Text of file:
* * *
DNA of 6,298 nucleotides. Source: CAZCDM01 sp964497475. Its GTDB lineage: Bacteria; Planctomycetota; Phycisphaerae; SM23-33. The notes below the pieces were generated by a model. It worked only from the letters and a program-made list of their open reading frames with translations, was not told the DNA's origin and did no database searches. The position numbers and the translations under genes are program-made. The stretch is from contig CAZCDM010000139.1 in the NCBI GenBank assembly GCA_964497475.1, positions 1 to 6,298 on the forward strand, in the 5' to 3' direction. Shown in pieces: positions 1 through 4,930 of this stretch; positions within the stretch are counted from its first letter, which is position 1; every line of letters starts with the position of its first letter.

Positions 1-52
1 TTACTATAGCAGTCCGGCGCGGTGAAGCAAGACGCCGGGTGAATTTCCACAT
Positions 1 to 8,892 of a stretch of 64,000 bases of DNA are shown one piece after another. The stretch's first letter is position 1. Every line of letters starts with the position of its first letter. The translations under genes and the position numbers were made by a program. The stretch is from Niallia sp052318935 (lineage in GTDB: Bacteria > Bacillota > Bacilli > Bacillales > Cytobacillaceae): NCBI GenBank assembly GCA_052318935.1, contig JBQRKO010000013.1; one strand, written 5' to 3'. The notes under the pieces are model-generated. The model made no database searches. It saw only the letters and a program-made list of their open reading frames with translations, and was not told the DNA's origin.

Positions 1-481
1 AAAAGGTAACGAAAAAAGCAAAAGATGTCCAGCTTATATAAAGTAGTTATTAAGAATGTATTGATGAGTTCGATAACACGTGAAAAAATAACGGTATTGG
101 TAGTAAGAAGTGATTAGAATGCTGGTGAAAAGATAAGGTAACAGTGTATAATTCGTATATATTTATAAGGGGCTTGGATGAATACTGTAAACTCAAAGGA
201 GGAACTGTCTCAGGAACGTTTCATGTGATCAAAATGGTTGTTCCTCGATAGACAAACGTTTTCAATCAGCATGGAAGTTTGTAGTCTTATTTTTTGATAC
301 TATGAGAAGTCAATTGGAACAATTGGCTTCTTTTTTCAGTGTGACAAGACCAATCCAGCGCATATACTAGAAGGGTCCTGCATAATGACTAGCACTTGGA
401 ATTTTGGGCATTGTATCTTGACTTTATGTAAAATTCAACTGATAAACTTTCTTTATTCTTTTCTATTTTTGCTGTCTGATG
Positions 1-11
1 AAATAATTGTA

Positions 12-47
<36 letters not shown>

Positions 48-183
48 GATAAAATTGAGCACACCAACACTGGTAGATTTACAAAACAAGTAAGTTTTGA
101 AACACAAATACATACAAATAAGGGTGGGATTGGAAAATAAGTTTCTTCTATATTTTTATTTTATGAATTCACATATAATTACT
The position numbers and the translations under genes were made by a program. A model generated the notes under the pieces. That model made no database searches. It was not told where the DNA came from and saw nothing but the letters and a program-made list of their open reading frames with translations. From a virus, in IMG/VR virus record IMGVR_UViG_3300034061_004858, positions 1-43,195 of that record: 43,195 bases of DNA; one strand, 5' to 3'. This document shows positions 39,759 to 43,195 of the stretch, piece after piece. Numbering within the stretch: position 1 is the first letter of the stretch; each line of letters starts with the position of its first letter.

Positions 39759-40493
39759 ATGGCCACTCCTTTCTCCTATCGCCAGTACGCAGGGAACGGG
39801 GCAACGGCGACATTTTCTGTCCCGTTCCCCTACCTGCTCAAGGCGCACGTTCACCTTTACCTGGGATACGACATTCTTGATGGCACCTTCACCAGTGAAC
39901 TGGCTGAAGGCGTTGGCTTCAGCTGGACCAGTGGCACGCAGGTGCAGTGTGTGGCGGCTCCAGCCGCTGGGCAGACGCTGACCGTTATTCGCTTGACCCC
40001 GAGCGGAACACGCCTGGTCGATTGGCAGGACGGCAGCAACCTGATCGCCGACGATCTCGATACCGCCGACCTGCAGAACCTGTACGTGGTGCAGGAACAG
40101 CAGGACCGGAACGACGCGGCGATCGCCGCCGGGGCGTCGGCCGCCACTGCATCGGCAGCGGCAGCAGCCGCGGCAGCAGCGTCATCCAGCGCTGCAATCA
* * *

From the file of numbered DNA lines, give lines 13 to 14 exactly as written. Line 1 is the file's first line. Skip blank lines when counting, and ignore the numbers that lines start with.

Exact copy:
Positions 12-47
<36 letters not shown>